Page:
I’ve been having doubts about my hat. It’s a hiker’s hat, with a full brim all the way around, and a drawstring that hangs in front of my ears and can be cinched under my chin. I bought it sort of on the fly. It was a careless oh-what-the-hell purchase. I knew I would need a hat. In three weeks time we would be walking eight National parks.
Unlike my wife, who looks great in hats (and she will tell you so, and it is true), a hat on my head can look ridiculous. When I buy a hat, attention must be paid.
The problem is, this hat is blue. And it feels and looks permanent press. A hat with soul has to have some wrinkles. It should look like it’s taken some abuse. This hat is technologically improved, wrinkle-, water-, and soul-resistant.
One of my first impressions when we get on a trail is that everyone has a better hat than I do. After we hike a few trails in Canyonlands, I revise this impression. On a continuum, dorky hats on one end, cool hats on the other, mine definitely falls in the medium dork range. I think about remedies. One night, back at the hotel, I dunk my hat in a sink full of water and tie it up. Next morning, when I untie it, the hat pops back into is staypress shape.
It’s fatuous, I know, to be preoccupied with my hat in these places. To walk in these parks should be a spiritual experience. At the end of one day, at Arches, driving out of the park, I see a bearded man in red shorts and a t-shirt stand by the side of the road, looking. He is not taking a picture. He is just looking. You see this in the parks—the long gaze. I guarantee you, he is not thinking about his hat.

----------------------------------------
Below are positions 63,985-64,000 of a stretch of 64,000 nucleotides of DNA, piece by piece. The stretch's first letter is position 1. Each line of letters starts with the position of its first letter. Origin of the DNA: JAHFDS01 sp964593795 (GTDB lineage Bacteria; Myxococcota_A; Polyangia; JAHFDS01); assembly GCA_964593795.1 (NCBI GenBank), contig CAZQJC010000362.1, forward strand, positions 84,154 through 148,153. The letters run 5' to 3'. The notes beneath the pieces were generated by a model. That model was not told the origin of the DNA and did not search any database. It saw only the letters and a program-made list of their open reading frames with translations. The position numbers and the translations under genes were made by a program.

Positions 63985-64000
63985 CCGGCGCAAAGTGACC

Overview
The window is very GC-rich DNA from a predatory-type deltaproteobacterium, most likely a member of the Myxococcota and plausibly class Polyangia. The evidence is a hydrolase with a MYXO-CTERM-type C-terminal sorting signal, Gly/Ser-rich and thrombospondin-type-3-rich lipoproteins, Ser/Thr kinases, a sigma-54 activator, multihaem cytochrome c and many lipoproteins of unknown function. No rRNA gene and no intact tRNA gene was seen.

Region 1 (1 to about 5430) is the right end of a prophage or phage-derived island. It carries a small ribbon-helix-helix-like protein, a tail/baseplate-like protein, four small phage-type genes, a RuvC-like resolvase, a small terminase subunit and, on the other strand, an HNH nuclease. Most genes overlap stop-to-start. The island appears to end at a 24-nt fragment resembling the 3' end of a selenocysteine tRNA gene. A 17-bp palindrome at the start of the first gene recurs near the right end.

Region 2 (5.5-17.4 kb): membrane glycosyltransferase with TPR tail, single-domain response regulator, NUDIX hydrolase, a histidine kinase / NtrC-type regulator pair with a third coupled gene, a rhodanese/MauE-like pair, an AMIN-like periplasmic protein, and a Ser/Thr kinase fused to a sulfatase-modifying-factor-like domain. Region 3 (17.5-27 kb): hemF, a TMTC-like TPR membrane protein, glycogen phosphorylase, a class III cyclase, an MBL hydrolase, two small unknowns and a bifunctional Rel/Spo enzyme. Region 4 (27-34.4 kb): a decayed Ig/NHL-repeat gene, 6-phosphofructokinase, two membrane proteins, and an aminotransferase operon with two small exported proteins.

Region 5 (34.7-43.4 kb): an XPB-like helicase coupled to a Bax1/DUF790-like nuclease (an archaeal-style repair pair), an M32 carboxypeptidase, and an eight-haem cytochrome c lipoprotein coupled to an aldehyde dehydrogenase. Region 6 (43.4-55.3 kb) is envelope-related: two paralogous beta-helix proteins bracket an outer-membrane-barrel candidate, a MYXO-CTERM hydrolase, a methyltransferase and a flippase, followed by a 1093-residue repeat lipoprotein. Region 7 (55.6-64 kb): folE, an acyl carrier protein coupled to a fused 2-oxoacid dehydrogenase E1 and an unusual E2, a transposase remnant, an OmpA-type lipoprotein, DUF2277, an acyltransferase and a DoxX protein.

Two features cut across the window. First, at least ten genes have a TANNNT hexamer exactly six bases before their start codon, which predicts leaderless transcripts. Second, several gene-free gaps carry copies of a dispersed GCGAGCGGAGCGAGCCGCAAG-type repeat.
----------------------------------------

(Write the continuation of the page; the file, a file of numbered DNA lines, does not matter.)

Late one afternoon, leaving Dead Horse Point Visitor’s Center, we’re heading for the Green River lookout. My wife has decided to introduce Luigi and Adele to Native American music. Luigi pulls a CD out of his pack. It’s called “Sacred Spirit: Chants and Dances of the Native Americans.” We listen to “How the West Was Lost,” “Winter Ceremony,” “The Counterclockwise Circle Dance,” “Celebrate Wild Rice,” “Brandishing the Tomahawk,” “Heal the Soul,” and “Intertribal Song the Stop the Rain.”
They’re good songs, with plenty of soulful potential, mostly played in the key of E.
E for electric. We hear drums, both real and synthetic; occasional voices, all sampled chants of Navajo, Pueblo, and Sioux tribes; and a lot of synthesized music. The music is soulful and techno. Mostly techno, the work of Claus Zundel (aka “The Brave”), Ralf Hamm, and Markus Staab, of a recently discovered new-age tribe in Germany. After an hour or so, we make an intertribal decision to stop the music.
That night I contemplate what to do. Run over my hat with the car. Dunk it in a mud puddle. Pile rocks on top of it. Punch its lights out. Standing in front of the bathroom mirror before bed, I put on the hat, tighten the chin string on top of the hat, pulling the side brims up, Aussie style. It’s a small but appreciable move in the right direction on the hiker hat continuum.
A few days later we hike along Taylor Creek in Kolob Canyon, in the northwest section of Zion. The hike follows the creek 2.5 miles. Along the way you cross the creek dozens of times, stepping on rocks down the bank into the stream, rock-hopping across the water and up the other bank. I can’t help but think of Japhy Ryder skipping down a mountain side in Kerouac’s The Dharma Bums, a book that made me want to hike and climb when I was in college.